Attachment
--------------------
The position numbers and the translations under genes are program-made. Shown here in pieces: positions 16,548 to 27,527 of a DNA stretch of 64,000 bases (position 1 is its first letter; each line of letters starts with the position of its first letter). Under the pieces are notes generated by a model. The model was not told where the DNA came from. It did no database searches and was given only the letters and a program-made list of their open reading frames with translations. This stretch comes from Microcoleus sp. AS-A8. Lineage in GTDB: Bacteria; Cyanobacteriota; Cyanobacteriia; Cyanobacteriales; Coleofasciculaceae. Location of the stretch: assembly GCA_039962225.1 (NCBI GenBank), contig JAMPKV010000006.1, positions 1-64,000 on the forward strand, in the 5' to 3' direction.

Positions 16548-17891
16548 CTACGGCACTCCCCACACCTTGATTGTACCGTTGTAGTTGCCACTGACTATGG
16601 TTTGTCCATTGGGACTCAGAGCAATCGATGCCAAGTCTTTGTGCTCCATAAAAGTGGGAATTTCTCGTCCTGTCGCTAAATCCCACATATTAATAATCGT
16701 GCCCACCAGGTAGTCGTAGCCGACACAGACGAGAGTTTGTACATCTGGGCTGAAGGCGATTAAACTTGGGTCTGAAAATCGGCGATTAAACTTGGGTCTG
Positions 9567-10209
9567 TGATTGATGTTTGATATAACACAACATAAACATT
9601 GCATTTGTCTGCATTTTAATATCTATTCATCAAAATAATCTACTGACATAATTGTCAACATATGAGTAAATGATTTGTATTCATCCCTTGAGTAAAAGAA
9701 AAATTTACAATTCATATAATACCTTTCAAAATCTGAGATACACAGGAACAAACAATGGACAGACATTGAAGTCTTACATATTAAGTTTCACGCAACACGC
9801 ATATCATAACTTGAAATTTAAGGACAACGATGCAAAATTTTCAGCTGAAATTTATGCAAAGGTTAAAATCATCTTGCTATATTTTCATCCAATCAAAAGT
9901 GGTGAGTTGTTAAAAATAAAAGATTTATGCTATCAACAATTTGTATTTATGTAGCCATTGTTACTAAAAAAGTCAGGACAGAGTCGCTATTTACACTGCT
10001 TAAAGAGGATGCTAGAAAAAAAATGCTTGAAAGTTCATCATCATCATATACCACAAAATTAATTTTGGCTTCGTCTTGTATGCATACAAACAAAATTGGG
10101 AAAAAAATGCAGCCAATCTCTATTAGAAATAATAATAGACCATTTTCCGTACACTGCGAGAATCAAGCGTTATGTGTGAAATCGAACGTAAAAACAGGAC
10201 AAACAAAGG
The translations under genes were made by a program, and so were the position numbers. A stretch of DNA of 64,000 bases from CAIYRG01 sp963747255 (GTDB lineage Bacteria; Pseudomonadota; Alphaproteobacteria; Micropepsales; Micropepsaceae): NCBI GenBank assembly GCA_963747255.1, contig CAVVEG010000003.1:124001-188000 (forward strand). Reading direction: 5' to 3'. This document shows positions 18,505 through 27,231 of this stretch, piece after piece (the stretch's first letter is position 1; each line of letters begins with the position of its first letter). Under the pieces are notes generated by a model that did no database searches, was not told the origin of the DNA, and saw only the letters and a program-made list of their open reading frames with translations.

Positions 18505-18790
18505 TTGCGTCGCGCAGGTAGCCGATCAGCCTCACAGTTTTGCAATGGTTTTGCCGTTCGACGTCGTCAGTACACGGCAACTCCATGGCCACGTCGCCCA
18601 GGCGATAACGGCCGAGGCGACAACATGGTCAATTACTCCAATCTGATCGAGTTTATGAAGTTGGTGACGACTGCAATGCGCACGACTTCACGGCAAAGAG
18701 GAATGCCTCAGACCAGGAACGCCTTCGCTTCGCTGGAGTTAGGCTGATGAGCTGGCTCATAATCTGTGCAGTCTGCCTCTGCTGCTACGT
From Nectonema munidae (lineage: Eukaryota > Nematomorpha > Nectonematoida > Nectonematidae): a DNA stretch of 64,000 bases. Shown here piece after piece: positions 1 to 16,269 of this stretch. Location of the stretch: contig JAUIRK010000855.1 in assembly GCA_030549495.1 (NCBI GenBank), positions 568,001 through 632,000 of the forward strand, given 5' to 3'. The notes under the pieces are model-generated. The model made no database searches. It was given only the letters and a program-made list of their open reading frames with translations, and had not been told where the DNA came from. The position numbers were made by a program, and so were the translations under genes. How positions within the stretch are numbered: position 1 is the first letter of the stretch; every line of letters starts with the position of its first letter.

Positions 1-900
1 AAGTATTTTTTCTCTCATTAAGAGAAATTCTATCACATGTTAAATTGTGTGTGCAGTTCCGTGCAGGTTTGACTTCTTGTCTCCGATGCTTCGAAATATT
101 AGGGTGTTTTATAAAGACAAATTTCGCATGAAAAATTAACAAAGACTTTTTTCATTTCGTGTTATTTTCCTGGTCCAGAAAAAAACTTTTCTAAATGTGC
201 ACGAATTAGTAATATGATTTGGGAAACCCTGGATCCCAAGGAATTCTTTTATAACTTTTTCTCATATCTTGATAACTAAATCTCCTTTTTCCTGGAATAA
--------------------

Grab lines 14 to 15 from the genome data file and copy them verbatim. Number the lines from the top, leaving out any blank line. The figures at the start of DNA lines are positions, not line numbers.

10201 AAACAAAGG
The translations under genes were made by a program, and so were the position numbers. A stretch of DNA of 64,000 bases from CAIYRG01 sp963747255 (GTDB lineage Bacteria; Pseudomonadota; Alphaproteobacteria; Micropepsales; Micropepsaceae): NCBI GenBank assembly GCA_963747255.1, contig CAVVEG010000003.1:124001-188000 (forward strand). Reading direction: 5' to 3'. This document shows positions 18,505 through 27,231 of this stretch, piece after piece (the stretch's first letter is position 1; each line of letters begins with the position of its first letter). Under the pieces are notes generated by a model that did no database searches, was not told the origin of the DNA, and saw only the letters and a program-made list of their open reading frames with translations.